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   Greeted with both cheers and censure, this phalanx of broadsides, occasional pieces, screeds and tracts was written between 2000 and 2007, and originally published in some of the sixty three issues of Cosmopolis and twenty three issues of Extant—the Vance Integral Edition project’s monthly electronic magazines (on line at integralarchive.org)—as well as Arthur Cunningham’s Jack Vance: Critical Appreciations and a Bibliography (The British Library, 2000) and as preface to The Dragon Masters and The Languages of Pao (VIE, 2002). Stripped of much that is topical and project specific, they are here given a more incisive and permanent form. Among texts not included are Visual Jazz (which demands color reproductions) and—to list some of the catchier titles—Normal Man and Exotic Woman, Art is Fantasy, A Syncretic Phylology of the Vancian Locale and The Vancian Delights of Herodotus.
   It was thanks to Norma Vance that my first Vance essay, Winged Being Plucking Fruit from the Tree of Life, was published by Arthur Cunningham. From its forty perfervid pages I have plucked the central node which, as The Plain of Standing Stones, is coda to this volume. Most of the texts however are presented in chronological order1, with shifts to help articulate the progress of my preoccupations.
   Several early Cosmopolis writings were attempts to distance Vance from a label which obscures his universal appeal. They are not included though they are the only ones where his literary influences, L. Frank Baum and Wodehouse in particular, are treated. The essays dealing with science fiction are reworked from warm­ups (published in Cosmopolis 22 and 39) for the introduction to The Languages of Pao and The Dragon Masters, which, in a form revised from Extant 17—itself a revision of the original—opens this collection. The label problem, attacked from another angle in What Kind of Artist is Jack Vance, has lost none of its pertinence but is not a fundamentally artistic question.
   Through reaction to other Vance commentary—which then as now is so rare that any scrap is precious—I was led first to the Cadwal article with its political concerns, and then, bit by bit, to philosophical and artistic issues. A great deal more might be said—important stories, and issues crucial to Vance as artist are barely mentioned—but I flatter myself that a way of proceeding and some useful ideas emerge.
   With regard to my experience as Editor­in­Chief of the VIE I will quote Machiavelli: How dangerous a thing it is to make oneself the head of a new thing which concerns many people, and how di£cult it is to manage it and to bring it to its consummation, would be too large and too exalted a matter to discuss. Another exalted matter is my debt of gratitude to those VIE allies without whose help this volume would not be possible—to say nothing of ‘the quickness of their fast speed’ by which so much was accomplished in January and February of 2009. A company of paladins already famous in the annals of the VIE, they are: Charles King, Bob Luckin, Greg Hansen, Thomas Rydbeck, the cool and clever Brian Gharst, Chris Corley, and that miraculous champion Marcel van Genderen. For an exceptional contribution I must particularly thank author Tim Stretton—whose world can be explored at timstretton.blogspot.com. Their many thoughtful suggestions contribute in no small measure to what clarity and interest these writings may have—to say nothing of freedom from an absolutely embarrassing mass of typos. Those which remain (which will, I fear, be copious enough) must be set upon my own ‘scroll of honors’ in blotches of purple ink. Don’t let them tell you, Children, that learning to spell and write correctly is without importance! Clothes make the man, and that’s that. Even my own father—a bohemian if there ever was one, and to whom I owe my discovery of Vance—admits that if he knew me from my letters only (prior to the catastrophe of the computer age I was an epistolary addict) he would think I was a “complete idiot”—an opinion neither exclusively familial nor based on spelling alone. All of which shows how friends are not merely useful; like commentary on the work of Jack Vance they are precious, and rare.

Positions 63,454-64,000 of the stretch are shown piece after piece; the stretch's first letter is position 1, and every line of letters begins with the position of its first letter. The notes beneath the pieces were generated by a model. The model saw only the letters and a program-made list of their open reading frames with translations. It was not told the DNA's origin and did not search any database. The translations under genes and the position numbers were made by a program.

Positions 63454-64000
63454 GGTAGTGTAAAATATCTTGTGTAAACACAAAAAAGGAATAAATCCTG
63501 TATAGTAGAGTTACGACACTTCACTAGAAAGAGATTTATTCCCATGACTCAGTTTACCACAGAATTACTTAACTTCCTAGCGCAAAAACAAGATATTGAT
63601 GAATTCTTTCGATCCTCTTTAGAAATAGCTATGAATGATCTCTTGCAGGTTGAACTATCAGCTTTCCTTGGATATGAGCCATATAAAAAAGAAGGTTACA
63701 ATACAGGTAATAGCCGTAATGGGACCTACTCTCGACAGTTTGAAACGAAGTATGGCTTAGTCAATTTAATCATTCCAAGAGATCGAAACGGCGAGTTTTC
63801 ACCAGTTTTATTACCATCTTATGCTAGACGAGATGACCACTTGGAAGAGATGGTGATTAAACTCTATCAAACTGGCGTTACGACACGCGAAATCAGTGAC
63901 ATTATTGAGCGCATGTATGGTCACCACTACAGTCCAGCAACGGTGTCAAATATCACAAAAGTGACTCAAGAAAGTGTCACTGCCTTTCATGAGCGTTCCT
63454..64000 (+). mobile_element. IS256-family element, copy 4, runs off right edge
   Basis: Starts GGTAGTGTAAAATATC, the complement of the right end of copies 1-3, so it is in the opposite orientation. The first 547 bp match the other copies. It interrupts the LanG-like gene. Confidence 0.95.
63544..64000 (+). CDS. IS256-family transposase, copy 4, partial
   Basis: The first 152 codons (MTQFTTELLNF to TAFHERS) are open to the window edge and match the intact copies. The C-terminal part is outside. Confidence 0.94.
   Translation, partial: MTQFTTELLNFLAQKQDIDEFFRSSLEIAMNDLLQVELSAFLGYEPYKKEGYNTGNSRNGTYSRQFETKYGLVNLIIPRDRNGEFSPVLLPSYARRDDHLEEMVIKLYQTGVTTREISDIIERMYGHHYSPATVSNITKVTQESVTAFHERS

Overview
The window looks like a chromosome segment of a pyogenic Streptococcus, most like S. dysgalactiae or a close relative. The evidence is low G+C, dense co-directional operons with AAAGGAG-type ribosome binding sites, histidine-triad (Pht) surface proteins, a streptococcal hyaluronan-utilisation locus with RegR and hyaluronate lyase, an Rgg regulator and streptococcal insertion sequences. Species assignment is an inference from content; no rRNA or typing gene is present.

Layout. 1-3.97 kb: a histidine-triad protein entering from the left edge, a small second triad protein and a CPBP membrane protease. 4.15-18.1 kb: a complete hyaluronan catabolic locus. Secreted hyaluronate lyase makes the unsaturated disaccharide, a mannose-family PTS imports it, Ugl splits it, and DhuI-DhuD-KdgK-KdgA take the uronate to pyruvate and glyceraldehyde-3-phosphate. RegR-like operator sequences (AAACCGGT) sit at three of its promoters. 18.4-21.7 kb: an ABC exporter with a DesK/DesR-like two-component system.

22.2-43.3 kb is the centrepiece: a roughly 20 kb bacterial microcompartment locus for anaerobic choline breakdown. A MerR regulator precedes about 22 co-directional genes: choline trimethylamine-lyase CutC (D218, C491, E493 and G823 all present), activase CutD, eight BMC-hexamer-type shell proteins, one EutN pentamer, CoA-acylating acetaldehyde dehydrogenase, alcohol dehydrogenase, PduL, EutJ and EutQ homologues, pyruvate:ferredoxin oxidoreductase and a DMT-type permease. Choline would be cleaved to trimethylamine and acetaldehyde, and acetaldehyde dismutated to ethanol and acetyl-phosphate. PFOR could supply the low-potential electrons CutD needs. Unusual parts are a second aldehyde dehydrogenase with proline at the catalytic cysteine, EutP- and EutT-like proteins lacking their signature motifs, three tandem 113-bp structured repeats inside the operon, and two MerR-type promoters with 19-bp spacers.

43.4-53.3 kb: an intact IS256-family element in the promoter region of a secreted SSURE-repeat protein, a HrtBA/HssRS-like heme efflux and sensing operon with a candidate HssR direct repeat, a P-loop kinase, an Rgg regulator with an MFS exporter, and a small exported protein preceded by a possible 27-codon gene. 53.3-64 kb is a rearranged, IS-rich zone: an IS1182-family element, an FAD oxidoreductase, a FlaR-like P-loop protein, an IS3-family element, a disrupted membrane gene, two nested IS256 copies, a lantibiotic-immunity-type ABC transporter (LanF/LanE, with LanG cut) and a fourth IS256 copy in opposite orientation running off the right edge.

I am also most grateful to VIE Effectuator Bob Lacovara of Afton House, and Stefania—the VIE “girl­in­Milan”, incomparable black­haired daughter of il Comandante Zacco—as well as my colleague Joel Anderson, VIE Master Composer, for his Overworld eye which has squinted me along the rocky rim—to say nothing of Koen Vyverman and Menno van der Leden for TOTALITY—the ‘Vance Vocabulary Search Tool’, a unique post-VIE web resource.
To all this loyalty and generosity I owe not only this book but the essays themselves.

            Paul Rhoads, March 2009, La Goilarderie, France